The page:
Results tagged ‘ Josh Beckett ’
The Marlins aren’t waiting until moving into their new ballpark to bump up payroll.
After taking care of all their arbitration business on Tuesday, the Marlins’ have already allocated more than $52 million on 13 players. By the time their 25-man roster is completed, their Opening Day number projects to be about $58 million.
It’s the franchise’s highest payroll since it opened 2005 with a $60.4 million figure. That squad featured Carlos Delgado, Mike Lowell, Luis Castillo, Josh Beckett, Dontrelle Willis, Paul Lo Duca and Juan Pierre.
In 2010, the Marlins’ payroll to start the season was $47.4 million, according to Cot’s Baseball Contracts.
Hanley Ramirez will be the highest paid player on the team with a base salary of $11 million. Josh Johnson will be making $7.75 million, while Javier Vazquez is signed for $7 million, and Ricky Nolasco is set to earn $6 million.
Payroll increases are expected over the next few seasons, after the team moves into their new retractable-roof ballpark, which is set to open in 2012.
— Joe Frisaro
If it seems like we’re watching something special right now, it’s because we are.
The first few days of the playoffs have not only been entertaining, they’ve been historical. At least, from a pitching standpoint.
As a fitting followup to Roy Halladay’s no-hitter for the Phillies over the Reds on Wednesday, Tim Lincecum turned in one of the more dominating playoff performances ever on Thursday. The two-time Cy Young Award winner struck out 14 while allowing two hits in the Giants’ 1-0 win over the Braves.
Halladay’s effort had more histocial meaning because he tossed the second no-hitter in postseason history. Prior to Doc taking the mound at Citizens Bank Park, Don Larsen’s perfect game in the 1956 World Series had stood alone as the only no-hit postseason effort.
Still, Lincecum placed himself in elite company.
For just the 22nd time in playoff history a pitcher has logged a complete-game shutout while allowing two or fewer hits. It’s already happened twice in the first two days of the playoffs.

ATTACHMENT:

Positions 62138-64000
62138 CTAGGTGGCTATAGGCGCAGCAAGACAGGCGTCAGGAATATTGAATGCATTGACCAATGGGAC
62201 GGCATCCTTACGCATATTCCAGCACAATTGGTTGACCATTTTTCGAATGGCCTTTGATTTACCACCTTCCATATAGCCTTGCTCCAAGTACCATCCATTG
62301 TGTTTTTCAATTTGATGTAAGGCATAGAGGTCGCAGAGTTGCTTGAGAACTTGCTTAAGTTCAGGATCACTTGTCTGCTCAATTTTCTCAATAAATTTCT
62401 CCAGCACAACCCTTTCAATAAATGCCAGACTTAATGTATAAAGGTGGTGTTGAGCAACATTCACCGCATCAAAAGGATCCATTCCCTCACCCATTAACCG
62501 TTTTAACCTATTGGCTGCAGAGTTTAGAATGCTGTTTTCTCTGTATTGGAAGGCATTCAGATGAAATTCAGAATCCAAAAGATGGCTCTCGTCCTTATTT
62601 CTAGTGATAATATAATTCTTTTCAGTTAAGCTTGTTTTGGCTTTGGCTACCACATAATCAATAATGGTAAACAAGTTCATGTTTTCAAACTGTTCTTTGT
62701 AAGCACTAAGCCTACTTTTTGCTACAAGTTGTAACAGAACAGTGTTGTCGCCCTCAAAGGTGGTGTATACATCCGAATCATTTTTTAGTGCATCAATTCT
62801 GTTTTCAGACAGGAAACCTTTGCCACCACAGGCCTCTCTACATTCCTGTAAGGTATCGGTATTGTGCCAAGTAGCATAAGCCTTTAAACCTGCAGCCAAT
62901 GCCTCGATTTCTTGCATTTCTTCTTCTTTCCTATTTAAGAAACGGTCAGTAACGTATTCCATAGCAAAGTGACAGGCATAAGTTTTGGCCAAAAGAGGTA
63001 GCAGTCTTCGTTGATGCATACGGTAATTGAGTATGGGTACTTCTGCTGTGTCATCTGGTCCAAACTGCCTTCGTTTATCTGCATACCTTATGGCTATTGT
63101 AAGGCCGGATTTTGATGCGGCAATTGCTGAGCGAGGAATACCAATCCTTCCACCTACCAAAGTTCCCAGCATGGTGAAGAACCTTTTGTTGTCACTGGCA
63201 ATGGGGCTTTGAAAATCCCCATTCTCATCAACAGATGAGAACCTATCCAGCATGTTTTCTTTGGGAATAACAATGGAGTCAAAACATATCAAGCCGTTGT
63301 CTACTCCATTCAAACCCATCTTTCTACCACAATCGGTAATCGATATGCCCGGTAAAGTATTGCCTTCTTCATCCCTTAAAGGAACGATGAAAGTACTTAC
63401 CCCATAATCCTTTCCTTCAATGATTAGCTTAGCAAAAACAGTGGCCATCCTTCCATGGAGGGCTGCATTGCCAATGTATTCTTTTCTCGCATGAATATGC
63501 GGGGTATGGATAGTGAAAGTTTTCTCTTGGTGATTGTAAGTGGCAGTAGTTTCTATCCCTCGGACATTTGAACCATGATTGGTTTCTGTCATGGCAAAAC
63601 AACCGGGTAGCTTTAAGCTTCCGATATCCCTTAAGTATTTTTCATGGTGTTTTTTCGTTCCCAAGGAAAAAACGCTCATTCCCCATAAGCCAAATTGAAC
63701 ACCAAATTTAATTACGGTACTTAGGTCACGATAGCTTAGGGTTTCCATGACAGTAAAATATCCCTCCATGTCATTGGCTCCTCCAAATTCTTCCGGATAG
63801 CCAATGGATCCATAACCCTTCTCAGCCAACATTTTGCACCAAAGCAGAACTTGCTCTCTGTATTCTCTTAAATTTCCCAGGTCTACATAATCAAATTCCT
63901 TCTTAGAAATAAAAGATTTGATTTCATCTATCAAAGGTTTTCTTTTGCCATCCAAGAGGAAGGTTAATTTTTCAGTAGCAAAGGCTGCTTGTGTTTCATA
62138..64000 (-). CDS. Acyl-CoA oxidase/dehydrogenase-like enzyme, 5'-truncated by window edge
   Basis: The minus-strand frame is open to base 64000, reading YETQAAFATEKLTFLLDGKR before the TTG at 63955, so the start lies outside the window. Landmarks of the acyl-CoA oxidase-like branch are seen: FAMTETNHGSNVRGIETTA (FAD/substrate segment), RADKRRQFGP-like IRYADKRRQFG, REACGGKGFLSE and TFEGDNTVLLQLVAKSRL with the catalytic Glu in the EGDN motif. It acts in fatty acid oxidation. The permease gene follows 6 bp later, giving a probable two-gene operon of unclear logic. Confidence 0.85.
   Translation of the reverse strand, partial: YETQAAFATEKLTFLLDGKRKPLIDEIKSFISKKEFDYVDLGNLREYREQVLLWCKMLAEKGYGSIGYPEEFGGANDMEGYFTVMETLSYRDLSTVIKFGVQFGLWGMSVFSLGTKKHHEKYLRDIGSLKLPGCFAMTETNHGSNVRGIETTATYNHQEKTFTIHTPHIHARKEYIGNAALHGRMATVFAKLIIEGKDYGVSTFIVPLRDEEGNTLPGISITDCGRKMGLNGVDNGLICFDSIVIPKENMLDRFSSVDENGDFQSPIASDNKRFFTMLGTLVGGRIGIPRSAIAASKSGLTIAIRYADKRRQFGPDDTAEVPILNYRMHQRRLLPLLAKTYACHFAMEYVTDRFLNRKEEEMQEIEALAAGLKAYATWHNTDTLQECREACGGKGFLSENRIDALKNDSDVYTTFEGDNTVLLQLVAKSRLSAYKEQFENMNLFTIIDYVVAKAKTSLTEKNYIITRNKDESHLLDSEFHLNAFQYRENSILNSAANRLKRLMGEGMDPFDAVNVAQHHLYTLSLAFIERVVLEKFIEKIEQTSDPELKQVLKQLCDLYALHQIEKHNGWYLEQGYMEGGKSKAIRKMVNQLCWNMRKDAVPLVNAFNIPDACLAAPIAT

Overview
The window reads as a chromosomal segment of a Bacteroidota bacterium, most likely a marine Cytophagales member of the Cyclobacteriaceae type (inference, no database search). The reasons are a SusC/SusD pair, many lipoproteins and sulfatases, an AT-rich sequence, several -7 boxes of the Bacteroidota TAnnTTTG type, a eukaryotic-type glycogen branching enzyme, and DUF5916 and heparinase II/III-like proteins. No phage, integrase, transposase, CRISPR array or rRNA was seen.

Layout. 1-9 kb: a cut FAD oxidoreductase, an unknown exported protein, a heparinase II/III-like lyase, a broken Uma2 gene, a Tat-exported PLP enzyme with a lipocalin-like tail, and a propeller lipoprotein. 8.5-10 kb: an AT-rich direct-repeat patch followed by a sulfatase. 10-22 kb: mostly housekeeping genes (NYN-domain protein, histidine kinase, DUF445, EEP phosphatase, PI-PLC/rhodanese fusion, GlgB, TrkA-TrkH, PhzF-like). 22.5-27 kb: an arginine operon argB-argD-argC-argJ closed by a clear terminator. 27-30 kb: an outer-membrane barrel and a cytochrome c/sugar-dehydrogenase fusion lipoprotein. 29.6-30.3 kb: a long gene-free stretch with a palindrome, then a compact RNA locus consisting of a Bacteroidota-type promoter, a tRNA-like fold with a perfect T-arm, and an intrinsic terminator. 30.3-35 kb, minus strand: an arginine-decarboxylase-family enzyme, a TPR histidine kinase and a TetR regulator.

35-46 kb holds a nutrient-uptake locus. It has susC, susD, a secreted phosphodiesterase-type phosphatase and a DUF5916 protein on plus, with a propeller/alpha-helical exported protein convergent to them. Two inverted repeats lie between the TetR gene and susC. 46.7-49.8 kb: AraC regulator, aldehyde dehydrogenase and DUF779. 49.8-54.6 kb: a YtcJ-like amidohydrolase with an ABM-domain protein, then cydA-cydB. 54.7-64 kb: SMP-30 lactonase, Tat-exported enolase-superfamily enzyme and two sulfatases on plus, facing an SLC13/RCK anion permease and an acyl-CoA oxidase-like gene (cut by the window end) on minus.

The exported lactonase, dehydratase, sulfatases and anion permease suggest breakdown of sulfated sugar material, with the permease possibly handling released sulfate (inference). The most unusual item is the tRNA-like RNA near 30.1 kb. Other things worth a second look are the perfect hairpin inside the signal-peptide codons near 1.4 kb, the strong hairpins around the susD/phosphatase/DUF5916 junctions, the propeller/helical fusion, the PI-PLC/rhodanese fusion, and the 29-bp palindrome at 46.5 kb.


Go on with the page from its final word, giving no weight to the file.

There is a Marlins’ connection to this piece of postseason history. Josh Beckett is one of the 22 to have a complete-game, shutout win in the playoffs with two or less hits.
In Game 5 of the 2003 NL Championship Series, Beckett blanked the Cubs on two-hits while he struck out 11.
All-time playoff nine-inning, complete-game, shutout wins with pitchers allowing two or less hits.
* Josh Beckett, 10/12/2003, Florida v. Chicago Cubs, 2 H, 1 BB, 11 K
* Vida Blue, 10/8/1974, Oakland v. Baltimore, 2 H, 0 BB, 7 K
* Nelson Briles, 10/14/1971, Pittsburgh v. Baltimore, 2 H, 2 BB, 2 K
* Mordecai Brown, 10/12/1906, Cubs v. White Sox, 2 H, 2 BB, 5 K
* Roger Clemens, 10/14/2000, New York Yankees v. Seattle, 1 H, 2 BB, 15 K
* Dave Dravecky, 10/7/1987, San Francisco v. St. Louis, 2 H, 4 BB, 6 K
* George Earnshaw, 10/6/1931, Philadelphia v. St. Louis, 2 H, 1 BB, 8 K
* Whitey Ford, 10/4/1961, Yankees v. Cincinnati, 2 H, 1 BB, 6 K
* Roy Halladay, 10/6/2010, Philadelphia v. Cincinnati, 0 H, 1 BB, 8 K
* Waite Hoyt, 10/6/1921, Yankees v. New York Giants, 2 H, 5 BB, 5 K
* Bill James, 10/10/1914, Boston v. Philadelphia, 2 H, 3 BB, 8 K
* Bobby Jones, 10/8/2000, New York Mets v. San Francisco, 1 H, 2 BB, 5 K
* Don Larsen, 10/8/1956, Yankees v. Brooklyn, 0 H, 0 BB, 7 K
* Tim Lincecum, 10/7/2010, San Francisco v. Atlanta, 2 H, 1 BB, 14 K
* Jim Lonborg, 10/5/1967, Boston v. St. Louis, 1 H, 1 BB, 4 K
* Jon Matlack, 10/7/1973, Mets v. Cincinnati, 2 H, 3 BB, 9 K
* Claude Passeau, 10/5/1945, Cubs v. Detroit, 1 H, 1 BB, 1 K
* Monte Pearson, 10/5/1939, Yankees v. Cincinnati, 2 H, 1 BB, 8 K
* Vic Raschi, 10/4/1950, Yankees v. Philadelphia, 2 H, 1 BB, 5 K
* Allie Reynolds, 10/5/1949, Yankees v. Brooklyn, 2 H 4 BB, 9 K
* Warren Spahn, 10/5/1958, Milwaukee Braves v. Yankees, 2 H, 2 BB, 7 K
* Ed Walsh, 10/11/1906, White Sox v. Cubs, 2 H, 1 BB, 12 K
— Joe Frisaro
After more than five decades, Don Larsen finally has company, and baseball has another game for the ages.
Roy Halladay placed himself in exclusive company on Wednesday by tossing the second no-hitter in MLB playoff history. Halladay and the Phillies blanked the Reds, 4-0, in Game 1 of their NationaL League Division Series.
Before Halladay’s historical performance, Larsen’s perfect game in the 1956 World Series stood as the lone no-hitter in MLB postseason history. Standing in the way of perfection for Halladay was a lone walk.
The Marlins can certainly feel the Reds’ pain. On May 29, they were shut down by Halladay, who tossed the 20th perfect game in MLB history that day.
In their history, the Marlins have gone to the postseason twice, and in each year captured the World Series title.
While no Marlin has ever tossed a no-hitter in the playoffs, there have been a few masterful pitching performances.